German police said tens of thousands of Cologne residents took to the streets Saturday to protest an "anti-Islamization" conference of European far-right leaders.
Carrying banners saying: "We are Cologne -- Get rid of the Nazis!" protesters gathered outside the city's cathedral to demonstrate against the congress organized by the local far-right group Pro-Koeln (For Cologne).
Pro-Koeln began two days of seminars Friday during which speakers denounced an influx of Muslims to Germany and the construction of one of Europe's largest mosques in the city.
Earlier Saturday, police banned a rally organized by far-right adherents in Cologne just as it was about to begin, following clashes with thousands of opponents.
Far-right rally banned
Some 3,000 police, drafted in to control the protests and seal off part of the old city, used truncheons and water hoses to fend off violent "anti-fascist" leftist activists.
"It is a dictatorship!" said a Pro-Koeln member of the decision to ban the far-right rally.
Andreas Molzer, a member of the European Parliament and an Austrian far-right group who attended the congress, called the ban an "anti-democratic scandal."
Pro-Koeln had hoped 1,500 people would attend Saturday's rally in the city center to oppose the mosque and an "immigrant invasion" of Europe.
Those attending the congress, including far-right leaders from Belgium, Austria and Italy, protested against "Islamification" and voiced support for Europe's "Western values and Christian traditions."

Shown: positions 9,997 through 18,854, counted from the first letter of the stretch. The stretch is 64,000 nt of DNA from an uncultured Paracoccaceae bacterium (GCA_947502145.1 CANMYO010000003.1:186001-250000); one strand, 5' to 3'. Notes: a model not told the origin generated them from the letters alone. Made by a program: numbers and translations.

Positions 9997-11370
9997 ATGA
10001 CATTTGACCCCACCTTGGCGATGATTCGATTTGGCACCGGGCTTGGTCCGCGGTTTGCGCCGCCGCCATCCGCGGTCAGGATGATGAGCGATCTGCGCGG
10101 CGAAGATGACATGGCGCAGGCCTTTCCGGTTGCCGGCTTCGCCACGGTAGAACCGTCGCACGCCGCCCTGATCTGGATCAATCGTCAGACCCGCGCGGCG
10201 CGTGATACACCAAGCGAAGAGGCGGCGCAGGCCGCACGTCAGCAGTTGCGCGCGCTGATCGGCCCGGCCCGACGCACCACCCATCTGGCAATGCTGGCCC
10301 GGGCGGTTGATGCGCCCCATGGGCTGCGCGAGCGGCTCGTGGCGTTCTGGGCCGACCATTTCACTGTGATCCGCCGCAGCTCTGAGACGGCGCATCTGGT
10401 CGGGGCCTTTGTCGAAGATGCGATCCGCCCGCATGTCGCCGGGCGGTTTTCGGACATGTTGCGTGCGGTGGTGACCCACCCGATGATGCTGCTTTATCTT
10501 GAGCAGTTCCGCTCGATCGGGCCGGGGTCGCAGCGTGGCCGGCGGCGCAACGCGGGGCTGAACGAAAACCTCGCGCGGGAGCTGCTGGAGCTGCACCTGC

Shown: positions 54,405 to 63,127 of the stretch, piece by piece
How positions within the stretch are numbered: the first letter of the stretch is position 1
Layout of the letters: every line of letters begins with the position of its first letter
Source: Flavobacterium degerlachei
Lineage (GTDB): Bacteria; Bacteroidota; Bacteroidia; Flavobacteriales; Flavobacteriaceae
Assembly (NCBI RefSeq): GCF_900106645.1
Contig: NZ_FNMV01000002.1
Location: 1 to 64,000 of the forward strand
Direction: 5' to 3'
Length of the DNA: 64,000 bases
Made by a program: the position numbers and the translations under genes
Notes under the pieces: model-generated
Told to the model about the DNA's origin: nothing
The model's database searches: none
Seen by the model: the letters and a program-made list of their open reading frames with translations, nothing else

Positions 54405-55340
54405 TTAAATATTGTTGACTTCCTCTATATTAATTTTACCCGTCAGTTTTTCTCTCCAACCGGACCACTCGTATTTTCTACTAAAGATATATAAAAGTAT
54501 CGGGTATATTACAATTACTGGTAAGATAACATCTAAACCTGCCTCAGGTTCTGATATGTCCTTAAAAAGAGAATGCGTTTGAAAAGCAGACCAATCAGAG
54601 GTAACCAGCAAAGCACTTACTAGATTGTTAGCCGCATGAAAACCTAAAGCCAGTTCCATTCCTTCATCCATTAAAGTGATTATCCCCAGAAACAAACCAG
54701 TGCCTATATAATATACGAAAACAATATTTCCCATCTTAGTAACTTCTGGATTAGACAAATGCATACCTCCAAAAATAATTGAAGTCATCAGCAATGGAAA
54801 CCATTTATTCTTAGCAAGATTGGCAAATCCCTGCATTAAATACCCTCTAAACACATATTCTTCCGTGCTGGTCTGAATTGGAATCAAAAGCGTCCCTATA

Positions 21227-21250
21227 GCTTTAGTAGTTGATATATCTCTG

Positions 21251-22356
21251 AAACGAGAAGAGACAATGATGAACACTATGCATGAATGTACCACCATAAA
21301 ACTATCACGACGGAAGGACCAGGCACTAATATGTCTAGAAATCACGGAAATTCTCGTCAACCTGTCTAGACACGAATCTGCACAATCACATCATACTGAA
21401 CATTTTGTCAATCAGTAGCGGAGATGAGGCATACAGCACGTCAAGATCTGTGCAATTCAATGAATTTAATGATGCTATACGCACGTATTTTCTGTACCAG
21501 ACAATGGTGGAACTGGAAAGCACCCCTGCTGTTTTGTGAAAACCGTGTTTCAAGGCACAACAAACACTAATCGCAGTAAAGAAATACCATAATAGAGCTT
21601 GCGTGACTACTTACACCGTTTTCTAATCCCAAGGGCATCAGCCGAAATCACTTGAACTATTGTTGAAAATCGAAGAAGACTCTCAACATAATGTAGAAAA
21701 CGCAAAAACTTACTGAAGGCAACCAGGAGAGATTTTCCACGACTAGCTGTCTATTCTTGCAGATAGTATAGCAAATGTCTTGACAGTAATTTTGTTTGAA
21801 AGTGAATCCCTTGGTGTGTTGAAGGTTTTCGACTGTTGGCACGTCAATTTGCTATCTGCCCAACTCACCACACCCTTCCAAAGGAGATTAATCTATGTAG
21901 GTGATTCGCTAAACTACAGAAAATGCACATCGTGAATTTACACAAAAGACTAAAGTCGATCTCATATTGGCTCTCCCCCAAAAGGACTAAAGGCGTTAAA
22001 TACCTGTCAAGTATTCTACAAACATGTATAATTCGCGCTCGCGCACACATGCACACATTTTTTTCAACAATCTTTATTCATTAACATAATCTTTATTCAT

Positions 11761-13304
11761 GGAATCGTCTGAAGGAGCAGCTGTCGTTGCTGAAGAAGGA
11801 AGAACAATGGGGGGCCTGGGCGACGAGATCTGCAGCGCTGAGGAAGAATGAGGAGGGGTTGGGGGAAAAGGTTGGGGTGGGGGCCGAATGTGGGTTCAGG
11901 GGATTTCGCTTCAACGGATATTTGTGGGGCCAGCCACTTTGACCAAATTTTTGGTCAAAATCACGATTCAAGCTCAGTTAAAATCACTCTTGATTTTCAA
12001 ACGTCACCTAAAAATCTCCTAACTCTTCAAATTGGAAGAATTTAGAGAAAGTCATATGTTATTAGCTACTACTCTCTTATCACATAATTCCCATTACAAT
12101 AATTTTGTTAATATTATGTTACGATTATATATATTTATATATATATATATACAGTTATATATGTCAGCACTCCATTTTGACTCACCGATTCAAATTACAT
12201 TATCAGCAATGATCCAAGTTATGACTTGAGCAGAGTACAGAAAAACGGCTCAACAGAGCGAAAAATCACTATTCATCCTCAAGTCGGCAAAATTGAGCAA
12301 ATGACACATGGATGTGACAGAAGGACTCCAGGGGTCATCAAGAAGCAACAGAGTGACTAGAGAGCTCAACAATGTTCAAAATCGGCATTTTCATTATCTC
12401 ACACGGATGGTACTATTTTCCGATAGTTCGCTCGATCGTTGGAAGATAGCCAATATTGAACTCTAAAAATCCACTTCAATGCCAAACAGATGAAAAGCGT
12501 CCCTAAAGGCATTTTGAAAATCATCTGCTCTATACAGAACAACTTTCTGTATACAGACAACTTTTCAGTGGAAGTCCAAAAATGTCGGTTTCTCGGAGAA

The counter-protest, called by trade unions, churches and anti-racist movements, saw thousands of students, families and local business people carry signs with slogans including "No to Racism" and "Cologne is rebelling!"
The protesters disrupted the Pro-Koeln congress and ensured that fewer than 50 delegates were able to return to the meeting on Saturday morning.
Individuals fight back
Mayor Fritz Schramma, whose city council gave the green light for the construction of the huge mosque, slammed Pro-Koeln as "arsonists and racists" hiding under the cloak of a "citizens' movement" in a speech earlier Saturday.
Meanwhile, around 150 bars in Cologne stopped selling Pro-Koeln members the local Kolsch beer with some taxi and bus drivers also refusing to transport delegates to the congress.
One hotel even cancelled bookings made by "undesirables."
On Friday, several hundred opponents of the congress formed a human chain around a mosque in solidarity with the Muslim minority, which numbers more than three million in Germany, or four percent of the population.
Pro-Koeln has five elected local councilors and is chasing other official positions in the region.
Cologne, in the west of Germany on the River Rhine, is famous for its Gothic twin-spired Roman Catholic cathedral -- a UNESCO world heritage site that survived Allied air raids during World War II.